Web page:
Author: Ray Bradbury | Illustrator: Dave McKean | Page Count: 56
'And to roars of laughter the chilly hand and the cold moon face lurched away in the roundabout dance.'
Part of the WISP series (Wonderfully Illustrated Short Pieces), Homecoming is a meeting of two exceptionally creative minds: American author Ray Bradbury and British illustrator Dave McKean. The former is my favourite American author; I can connect many of the significant moments in my life to a particular Bradbury novel I was reading at the time. McKean is perhaps best known for—and partly responsible for—the enduring success of The Sandman comic book series. Both are giants in their respective field.
The text, featuring a ten year-old boy named Timothy, was originally included in The October Country (1955), a collection of macabre-themed shorts. Timothy is a normal kid with normal thoughts. That's the problem. The rest of his family are vampires, ghouls and things that bump in the night.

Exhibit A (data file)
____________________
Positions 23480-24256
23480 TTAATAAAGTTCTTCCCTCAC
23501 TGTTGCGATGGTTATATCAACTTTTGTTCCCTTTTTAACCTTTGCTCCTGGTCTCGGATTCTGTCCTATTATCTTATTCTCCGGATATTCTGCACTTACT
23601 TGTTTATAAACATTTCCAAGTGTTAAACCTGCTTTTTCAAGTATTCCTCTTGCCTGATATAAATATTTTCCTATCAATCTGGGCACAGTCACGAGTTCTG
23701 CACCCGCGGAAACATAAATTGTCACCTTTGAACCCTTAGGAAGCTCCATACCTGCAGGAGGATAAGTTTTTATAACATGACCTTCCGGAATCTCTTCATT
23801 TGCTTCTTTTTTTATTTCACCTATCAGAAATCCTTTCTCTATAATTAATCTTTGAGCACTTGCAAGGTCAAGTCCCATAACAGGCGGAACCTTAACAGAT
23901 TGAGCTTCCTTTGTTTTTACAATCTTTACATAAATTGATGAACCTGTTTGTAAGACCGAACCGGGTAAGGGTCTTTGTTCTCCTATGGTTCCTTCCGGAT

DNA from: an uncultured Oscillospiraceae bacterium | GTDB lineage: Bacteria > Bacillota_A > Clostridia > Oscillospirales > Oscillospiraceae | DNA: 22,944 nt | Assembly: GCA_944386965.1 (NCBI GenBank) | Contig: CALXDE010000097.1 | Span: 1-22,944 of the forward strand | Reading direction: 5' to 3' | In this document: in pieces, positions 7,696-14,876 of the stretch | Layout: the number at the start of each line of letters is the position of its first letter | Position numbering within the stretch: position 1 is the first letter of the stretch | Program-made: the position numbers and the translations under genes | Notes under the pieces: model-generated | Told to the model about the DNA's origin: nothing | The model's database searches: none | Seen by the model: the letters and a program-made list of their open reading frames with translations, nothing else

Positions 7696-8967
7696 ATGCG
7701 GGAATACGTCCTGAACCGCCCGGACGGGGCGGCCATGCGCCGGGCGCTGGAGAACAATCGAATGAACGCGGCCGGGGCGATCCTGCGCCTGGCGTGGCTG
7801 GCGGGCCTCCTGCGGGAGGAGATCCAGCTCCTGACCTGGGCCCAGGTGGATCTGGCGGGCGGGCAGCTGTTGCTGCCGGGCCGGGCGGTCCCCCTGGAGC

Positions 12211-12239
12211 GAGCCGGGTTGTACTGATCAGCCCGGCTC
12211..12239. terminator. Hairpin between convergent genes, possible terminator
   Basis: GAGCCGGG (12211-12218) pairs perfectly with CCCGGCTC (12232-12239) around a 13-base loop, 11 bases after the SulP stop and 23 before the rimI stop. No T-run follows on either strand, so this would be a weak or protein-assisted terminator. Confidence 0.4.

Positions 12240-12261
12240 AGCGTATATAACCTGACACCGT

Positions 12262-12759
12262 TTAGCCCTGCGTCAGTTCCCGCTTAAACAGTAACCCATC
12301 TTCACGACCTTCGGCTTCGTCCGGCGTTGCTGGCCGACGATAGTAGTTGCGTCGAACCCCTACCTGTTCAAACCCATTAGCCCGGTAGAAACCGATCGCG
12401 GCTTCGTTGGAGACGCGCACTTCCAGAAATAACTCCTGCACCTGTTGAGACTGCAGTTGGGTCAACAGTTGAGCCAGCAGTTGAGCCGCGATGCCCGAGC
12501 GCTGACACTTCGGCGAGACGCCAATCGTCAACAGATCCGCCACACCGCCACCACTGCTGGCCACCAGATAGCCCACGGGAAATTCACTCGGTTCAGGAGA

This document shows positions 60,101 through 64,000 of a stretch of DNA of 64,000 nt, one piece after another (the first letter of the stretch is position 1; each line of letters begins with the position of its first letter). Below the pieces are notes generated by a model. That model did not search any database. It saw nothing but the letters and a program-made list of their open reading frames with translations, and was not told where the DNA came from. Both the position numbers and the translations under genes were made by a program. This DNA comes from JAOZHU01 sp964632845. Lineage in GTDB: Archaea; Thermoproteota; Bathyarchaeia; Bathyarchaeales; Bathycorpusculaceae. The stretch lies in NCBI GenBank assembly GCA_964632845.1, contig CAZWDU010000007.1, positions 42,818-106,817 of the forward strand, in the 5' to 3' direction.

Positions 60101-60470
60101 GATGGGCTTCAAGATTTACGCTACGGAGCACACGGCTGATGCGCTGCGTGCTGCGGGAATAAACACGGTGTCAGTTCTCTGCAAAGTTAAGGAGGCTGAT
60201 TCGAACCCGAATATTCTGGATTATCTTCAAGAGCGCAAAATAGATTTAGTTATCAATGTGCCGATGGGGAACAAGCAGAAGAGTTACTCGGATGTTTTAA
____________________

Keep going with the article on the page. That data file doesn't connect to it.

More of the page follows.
During All Hallows' Eve the family gather for an old fashioned get-together, but Timothy's being normal means he feels different, unable to fit in. It’s a reversal of the usual 'weird kid that doesn't fit into society' tale and Bradbury finds the heart of the story effortlessly without sacrificing the innocence and beauty of childhood. Thematically it’s about family, identity, love and the magic of youth.
It's not McKean's best work but it fits the aesthetic of the story for which it was designed, with scribble lines and dark shadows prevalent. In truth, even without the illustrations it would be a top scoring tale.
5 smiles for Uncle Einar out of 5